Charles Griffin, Director of Engineering at the Austin Morris Division, discusses the Austin Maxi with the Editor.
Charles Griffin – This car has been a general talking point for a long time in that the big market place outside has been shouting at us to produce a 1½ litre car to fill the fairly large void in the Austin/Morris range between the 1100 series and the 1800. Of course we have been conscious of the gap – although the void was very much greater when the ADO16’s had 1100 engines than it is now they have 1300 engines.
Editor – Was another front drive vehicle explicit in your original thinking about the car?
Charles Griffin – The thought that it might not be front-drive never entered our heads. Or that it might not be Hydrolastically sprung. It was only a question of how we were going to apply these proven techniques. This new 1 ½ litre car is the latest thinking we’ve got on the front drive, transversely mounted Hydrolastically sprung concept. Also we had to meet the criticism from some quarters that the only thing wrong in our high volume specification is that accommodation for luggage is a bit on the light side. We felt that to exploit the specification to the full, the right logical solution was a five-door vehicle that would give the total envelope over to luggage – or such proportions of it as the operator might care to use, down to a normal boot. In other words, it is an estate vehicle with the appearance of a normal saloon.
Editor – Can we talk about the engine and the transmission?
Charles Griffin – You know, of course that the engine has an overhead camshaft?
Editor – Yes…..but why?
Charles Griffin – Because this is the right way to make an engine. It is right to try and get precise followings between the camshaft and the tappet, and to get the right message to the valve timing. And it’s very much more accurate when you’ve got the direct mechanism of an OHC than when you’ve got pushrods and rockers and things. We are, probably, ahead of the main race in this. On the Continent, of course, they’ve got OHC engines coming quite rapidly – and there are one or two competitive engines in this country. We have a head start.
Editor – Are there any problems for the man behind the wheel?
Charles Griffin – No problems, but perhaps a change of habit. The big point about this engine is that the driver hasn’t got to worry about the use of engine speed, he can use more revs. We have here an engine that is very happy up to about 6500 rpm or more, but it does, of course, look a very big car for a 1 ½ litre engine. But if you start to use the engine and gearbox as they are supposed to be used, you get real performance. There’s no problem at all in winding up to very high speeds on autobahnen, autostrade, and motorways. We have a 70 limit in Britain, of course, but there are plenty of places where people go for holidays where it is still a free for all, and they are going to get a lot of enjoyment out of using the very long legs we’ve given this motor car. They’re going to get the performance with durability that we think they are going to expect.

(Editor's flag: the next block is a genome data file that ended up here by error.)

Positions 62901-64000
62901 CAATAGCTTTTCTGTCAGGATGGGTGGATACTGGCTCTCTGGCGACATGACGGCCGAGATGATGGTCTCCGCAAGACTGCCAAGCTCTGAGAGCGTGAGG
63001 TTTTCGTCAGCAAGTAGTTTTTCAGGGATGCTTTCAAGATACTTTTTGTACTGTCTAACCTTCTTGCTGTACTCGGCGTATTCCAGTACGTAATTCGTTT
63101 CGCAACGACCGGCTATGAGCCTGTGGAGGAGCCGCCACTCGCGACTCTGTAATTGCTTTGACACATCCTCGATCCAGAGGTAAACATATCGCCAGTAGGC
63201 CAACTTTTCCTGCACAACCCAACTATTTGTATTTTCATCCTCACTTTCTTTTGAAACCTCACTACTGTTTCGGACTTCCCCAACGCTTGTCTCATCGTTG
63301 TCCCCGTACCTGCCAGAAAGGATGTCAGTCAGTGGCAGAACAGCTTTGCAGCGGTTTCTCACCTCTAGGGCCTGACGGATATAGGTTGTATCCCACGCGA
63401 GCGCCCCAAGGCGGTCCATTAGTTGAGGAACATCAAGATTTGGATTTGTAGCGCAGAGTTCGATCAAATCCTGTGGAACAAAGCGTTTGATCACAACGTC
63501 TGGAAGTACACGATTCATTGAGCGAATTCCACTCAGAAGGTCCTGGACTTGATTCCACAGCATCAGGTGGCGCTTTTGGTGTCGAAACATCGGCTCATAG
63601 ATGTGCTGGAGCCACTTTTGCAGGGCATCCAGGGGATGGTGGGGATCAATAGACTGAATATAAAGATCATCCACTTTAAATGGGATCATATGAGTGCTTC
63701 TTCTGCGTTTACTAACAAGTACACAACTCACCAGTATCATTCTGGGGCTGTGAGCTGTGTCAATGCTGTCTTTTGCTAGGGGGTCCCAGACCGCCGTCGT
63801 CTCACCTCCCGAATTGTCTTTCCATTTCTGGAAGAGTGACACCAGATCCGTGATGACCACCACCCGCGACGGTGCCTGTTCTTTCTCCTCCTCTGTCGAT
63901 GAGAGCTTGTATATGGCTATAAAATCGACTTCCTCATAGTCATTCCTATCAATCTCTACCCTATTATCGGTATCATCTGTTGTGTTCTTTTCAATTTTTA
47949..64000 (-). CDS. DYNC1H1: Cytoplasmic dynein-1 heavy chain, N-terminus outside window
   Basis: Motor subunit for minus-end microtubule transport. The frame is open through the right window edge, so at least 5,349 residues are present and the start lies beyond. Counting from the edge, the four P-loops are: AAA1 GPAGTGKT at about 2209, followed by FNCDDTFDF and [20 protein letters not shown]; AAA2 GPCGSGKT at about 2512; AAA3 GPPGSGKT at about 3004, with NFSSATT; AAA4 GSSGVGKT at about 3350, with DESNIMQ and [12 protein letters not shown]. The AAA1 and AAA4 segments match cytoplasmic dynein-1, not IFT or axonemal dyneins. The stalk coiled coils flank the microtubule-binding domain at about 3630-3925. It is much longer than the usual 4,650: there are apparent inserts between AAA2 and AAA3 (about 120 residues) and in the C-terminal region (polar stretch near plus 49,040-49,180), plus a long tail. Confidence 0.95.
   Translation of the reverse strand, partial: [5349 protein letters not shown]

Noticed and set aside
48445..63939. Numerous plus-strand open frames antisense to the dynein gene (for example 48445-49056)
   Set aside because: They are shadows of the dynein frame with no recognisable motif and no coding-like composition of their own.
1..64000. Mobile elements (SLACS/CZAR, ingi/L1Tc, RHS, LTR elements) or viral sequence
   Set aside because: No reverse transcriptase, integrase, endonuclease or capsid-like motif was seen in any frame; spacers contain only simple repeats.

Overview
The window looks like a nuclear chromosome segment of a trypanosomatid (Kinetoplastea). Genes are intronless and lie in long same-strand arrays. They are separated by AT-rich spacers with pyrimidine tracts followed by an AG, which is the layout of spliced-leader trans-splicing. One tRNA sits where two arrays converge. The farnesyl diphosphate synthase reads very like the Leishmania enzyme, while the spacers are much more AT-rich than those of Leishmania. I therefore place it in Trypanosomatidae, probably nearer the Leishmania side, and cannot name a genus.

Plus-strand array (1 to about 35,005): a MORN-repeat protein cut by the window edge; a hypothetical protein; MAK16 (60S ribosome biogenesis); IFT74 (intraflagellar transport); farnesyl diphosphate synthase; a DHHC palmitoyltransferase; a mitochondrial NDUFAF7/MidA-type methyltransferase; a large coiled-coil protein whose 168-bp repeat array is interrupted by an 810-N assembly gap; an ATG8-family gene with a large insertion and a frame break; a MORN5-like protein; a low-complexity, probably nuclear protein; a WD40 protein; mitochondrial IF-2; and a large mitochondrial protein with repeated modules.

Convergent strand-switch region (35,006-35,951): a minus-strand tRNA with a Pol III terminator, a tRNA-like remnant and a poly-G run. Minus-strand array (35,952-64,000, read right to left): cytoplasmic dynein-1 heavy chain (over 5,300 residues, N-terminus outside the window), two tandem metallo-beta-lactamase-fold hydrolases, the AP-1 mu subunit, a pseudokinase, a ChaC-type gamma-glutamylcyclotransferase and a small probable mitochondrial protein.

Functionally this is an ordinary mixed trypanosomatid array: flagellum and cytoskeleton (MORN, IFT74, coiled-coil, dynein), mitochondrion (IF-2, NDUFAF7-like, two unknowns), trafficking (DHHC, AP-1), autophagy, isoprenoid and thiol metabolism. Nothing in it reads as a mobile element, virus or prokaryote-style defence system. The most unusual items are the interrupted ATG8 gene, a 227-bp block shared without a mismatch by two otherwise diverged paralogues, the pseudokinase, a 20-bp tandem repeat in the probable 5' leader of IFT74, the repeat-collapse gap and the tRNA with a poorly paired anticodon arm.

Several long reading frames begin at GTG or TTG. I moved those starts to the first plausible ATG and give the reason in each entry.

Editor – How long has it taken you to reach production?
Charles Griffin – We produced the research engine something like six years ago. The engine that is coming in on the car has been developing over about the last four years.
Editor – Can you tell us about the testing?
Charles Griffin – Well, as we are talking it’s away in Finland – it was there last year too – taking advantage of the extremely low temperatures that obtain just inside the Artic Circle. We are testing down to the order of 50 degrees of frost. From the time we started out on the project our total experience on the engine and gearbox is in excess of three quarters of a million miles.
Editor – Why did you use a five speed box?
Charles Griffin – The short answer is: somebody had to take the initiative in this. Once again, as with front drive, we’ve done it. You can’t talk about this without bringing in overdrive. The real objective of an overdrive is to increase the relationship between road speed and engine speed. The normal fourth speed, depending on the power to weight ratio, lies somewhere about 15 ½ -mph per 1000 rpm for the normal family saloon. Now overdrive lifts all that up to about 19 ½ -mph per 1000 rpm. People buy an overdrive because they just don’t like fuss when cruising. We have therefore built this feature into our car with a fifth speed, replacing the need for an applied separate unit.
Editor – What you’ve gained, then, is smoothness of the engine at cruising speeds?
Charles Griffin – Yes. Very low revs on an engine that doesn’t mind high revs and, in consequence, more durability for high speed cruising. Mind you – having driven the ADO14 for many miles myself – I use fifth speed almost continuously. I find myself not waiting to get onto a motorway to go into fifth speed. When I want to listen to the radio at 50 mph, that’s the time I enjoy fifth speed. The noise level comes right down, and you’ve got something very nice and refined.